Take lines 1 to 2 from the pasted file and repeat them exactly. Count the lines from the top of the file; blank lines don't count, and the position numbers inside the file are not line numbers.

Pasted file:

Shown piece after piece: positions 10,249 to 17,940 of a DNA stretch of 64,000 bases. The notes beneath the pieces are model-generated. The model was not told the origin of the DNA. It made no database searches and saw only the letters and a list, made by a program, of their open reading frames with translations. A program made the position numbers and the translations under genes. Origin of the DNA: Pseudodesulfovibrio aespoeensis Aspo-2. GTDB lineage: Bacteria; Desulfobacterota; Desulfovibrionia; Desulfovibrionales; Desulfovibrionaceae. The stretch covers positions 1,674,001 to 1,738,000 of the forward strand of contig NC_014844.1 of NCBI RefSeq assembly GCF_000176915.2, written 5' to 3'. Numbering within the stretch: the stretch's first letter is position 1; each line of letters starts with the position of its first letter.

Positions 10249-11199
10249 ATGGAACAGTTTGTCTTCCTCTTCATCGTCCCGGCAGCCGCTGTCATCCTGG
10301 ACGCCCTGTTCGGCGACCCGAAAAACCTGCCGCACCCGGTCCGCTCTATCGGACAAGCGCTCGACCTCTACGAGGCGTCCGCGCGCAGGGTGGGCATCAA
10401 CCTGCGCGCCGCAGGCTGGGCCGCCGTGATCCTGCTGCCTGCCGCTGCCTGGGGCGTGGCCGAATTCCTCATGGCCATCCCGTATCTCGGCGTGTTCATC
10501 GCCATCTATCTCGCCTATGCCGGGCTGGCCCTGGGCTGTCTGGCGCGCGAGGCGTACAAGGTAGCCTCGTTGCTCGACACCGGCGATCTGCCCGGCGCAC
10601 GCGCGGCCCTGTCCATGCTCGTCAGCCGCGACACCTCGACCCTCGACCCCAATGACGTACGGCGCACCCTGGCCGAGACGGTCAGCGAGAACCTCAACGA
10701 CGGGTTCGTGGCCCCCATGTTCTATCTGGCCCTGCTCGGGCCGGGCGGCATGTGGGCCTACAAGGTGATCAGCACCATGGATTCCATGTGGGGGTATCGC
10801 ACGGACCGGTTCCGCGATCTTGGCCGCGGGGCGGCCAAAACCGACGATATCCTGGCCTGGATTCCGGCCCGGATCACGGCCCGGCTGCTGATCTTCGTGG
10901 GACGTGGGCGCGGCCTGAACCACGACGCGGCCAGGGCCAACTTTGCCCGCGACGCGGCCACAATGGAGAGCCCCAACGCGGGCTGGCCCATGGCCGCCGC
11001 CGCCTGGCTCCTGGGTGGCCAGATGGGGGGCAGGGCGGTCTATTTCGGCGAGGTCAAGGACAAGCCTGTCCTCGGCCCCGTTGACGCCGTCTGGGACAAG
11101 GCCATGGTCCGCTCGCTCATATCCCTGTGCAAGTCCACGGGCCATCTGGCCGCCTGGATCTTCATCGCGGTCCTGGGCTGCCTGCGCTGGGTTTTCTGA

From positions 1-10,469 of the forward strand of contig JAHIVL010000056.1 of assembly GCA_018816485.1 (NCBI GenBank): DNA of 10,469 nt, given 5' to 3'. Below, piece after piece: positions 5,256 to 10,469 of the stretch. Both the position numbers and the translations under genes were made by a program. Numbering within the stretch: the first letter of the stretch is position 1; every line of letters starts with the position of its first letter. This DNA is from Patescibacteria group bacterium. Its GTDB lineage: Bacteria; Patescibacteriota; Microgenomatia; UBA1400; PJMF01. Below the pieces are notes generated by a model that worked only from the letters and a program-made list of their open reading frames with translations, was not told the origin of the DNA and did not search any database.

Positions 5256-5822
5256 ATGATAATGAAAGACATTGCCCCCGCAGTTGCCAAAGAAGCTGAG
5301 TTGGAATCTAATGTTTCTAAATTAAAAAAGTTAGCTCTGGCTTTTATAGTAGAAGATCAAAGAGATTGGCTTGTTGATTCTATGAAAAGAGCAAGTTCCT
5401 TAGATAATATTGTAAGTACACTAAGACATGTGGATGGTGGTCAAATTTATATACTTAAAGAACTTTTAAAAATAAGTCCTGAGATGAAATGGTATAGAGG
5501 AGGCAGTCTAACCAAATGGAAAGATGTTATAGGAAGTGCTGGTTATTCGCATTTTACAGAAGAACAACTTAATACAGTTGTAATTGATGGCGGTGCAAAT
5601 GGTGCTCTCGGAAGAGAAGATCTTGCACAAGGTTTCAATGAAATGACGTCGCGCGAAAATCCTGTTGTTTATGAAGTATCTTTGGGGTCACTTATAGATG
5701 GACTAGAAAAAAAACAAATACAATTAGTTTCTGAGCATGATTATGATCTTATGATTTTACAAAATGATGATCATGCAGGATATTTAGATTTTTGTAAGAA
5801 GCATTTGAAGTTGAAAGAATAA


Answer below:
Shown piece after piece: positions 10,249 to 17,940 of a DNA stretch of 64,000 bases. The notes beneath the pieces are model-generated. The model was not told the origin of the DNA. It made no database searches and saw only the letters and a list, made by a program, of their open reading frames with translations. A program made the position numbers and the translations under genes. Origin of the DNA: Pseudodesulfovibrio aespoeensis Aspo-2. GTDB lineage: Bacteria; Desulfobacterota; Desulfovibrionia; Desulfovibrionales; Desulfovibrionaceae. The stretch covers positions 1,674,001 to 1,738,000 of the forward strand of contig NC_014844.1 of NCBI RefSeq assembly GCF_000176915.2, written 5' to 3'. Numbering within the stretch: the stretch's first letter is position 1; each line of letters starts with the position of its first letter.

Positions 10249-11199